Saturday, 22 October 2016
Intro to French Language
Bonjour. Comment alley vous?- (commotalay vu?) How are you? Merci beaucoup – (Maxi Booko.)- Thank you very much... C'est Table – (Say Taab.) This is table.. and so on. Until now I thought Dzongkha is the most complicated language. The spellings, the pronunciations and so on.
The script of French language is english alphabets but do not think that it would be easy. Most of the vowels in the end are silent with lots of exceptions. 'ment' in the end of the word is pronounced as 'mo' with exceptions. Every thing is either feminine or masculine and there is no set way to know which is which. The article both definite and indefinite article changes according to the gender of the word or the stuff. 'La' or 'Le' being definite article attached according to the gender. 'Le' is not pronounced as 'lee' as most of us must be thinking. It is pronounced as 'Lu'. So the famous hotel – 'Le Meridian' is neither 'Laa Meridian' nor 'Lee Meridian' but 'Lu Meridian' meaning 'The meridian' if the origin of the name is from French.
To add on to the misery the name of the countries does not remain same in French. Bhutan becomes Bhoutan, Bhoutanes for male resident and Bhoutanese for female residents. China becomes Chine, USA becomes Etats-Unis and India becomes Inde. The confusion does not end there. The so called accent that phonetic symbols that we put on top of the vowels, there are five accents, which is difficult to put it if one is not IT savvy.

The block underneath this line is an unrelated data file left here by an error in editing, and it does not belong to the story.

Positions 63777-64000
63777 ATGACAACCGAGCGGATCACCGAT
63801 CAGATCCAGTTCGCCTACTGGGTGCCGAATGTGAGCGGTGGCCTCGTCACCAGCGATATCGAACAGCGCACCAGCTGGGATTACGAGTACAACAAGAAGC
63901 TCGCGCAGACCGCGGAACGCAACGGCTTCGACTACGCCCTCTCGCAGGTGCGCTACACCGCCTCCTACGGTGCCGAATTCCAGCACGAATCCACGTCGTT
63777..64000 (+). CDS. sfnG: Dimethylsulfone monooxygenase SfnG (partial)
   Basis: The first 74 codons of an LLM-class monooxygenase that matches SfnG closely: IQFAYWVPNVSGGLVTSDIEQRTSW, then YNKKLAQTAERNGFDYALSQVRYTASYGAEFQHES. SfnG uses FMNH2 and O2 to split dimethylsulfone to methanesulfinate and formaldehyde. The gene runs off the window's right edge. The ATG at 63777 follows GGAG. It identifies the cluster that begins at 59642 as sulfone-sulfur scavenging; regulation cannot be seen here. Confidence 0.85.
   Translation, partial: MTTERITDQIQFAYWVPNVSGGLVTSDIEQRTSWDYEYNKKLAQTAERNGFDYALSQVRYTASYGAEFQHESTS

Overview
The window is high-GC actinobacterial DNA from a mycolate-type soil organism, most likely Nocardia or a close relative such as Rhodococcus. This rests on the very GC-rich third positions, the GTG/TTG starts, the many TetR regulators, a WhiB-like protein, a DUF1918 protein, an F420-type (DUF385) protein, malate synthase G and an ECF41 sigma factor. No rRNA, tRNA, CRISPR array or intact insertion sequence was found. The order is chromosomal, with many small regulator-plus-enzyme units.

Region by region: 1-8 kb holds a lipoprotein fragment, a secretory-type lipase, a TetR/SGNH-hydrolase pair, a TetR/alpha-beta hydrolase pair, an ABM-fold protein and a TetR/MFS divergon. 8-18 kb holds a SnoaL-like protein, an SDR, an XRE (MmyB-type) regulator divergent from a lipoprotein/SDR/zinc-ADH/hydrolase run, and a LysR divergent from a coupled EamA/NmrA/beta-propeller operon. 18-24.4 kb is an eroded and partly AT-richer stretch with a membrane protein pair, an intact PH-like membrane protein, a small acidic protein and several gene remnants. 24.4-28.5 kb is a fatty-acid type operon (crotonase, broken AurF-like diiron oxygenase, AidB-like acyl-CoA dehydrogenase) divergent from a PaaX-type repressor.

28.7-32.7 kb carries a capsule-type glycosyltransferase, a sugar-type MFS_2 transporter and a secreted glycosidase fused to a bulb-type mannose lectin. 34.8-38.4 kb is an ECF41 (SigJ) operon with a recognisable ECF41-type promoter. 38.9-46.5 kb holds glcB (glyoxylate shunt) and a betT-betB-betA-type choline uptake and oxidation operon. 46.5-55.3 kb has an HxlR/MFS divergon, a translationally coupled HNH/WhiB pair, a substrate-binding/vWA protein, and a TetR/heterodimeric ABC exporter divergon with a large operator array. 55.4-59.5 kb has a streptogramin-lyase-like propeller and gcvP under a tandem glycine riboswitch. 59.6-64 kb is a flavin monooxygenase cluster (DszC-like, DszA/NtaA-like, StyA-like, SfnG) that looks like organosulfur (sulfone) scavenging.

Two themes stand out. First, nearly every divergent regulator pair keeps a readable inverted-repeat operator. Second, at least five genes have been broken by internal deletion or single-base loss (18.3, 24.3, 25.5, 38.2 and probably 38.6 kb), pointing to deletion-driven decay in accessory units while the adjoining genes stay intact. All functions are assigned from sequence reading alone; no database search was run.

However, after couple of days learning French, I came to know my own limits and the complexities that every language has. It was a good experience to get exposed to the new language. Most of the English words are borrowed from this language or perhaps the other way round, I do not know. The common words that we use in military, 'RV' or 'Rendezvous' is sure a French word therefore, it had to be pronounced as such – 'Rondey vu'.
If a French says – 'Silver Play', He or she is not asking to play with silver. It just means 'please' – 's'il vous plait'. There is an accent on 'i' in 'Plait' which I am not able to put. With keenness the language was fun to learn and with google translate installed in the smart phones only the grammar and basic construction of sentences need to be learned. The Bhutanese instructor was too good in the language which can be seen as he wrote on the white board and pronounced completely differently, as the French was supposed to be. The French lady showed us the types of sound a simple 'au' can be made to produce.
As I write this journal for myself and for those interested to read, I would like to say something in French – 'Je suis fatigue.' The all time favorite sentence. Pronunciation is a bit different – 'zhay si Pha ti gay'. I do not forget that word because in academy days 'phatgye' word was used frequently almost referring to the same meaning as French. 'PhatGaye' – 'to tear apart' – something tears apart when you are 'Fatigue' or scared....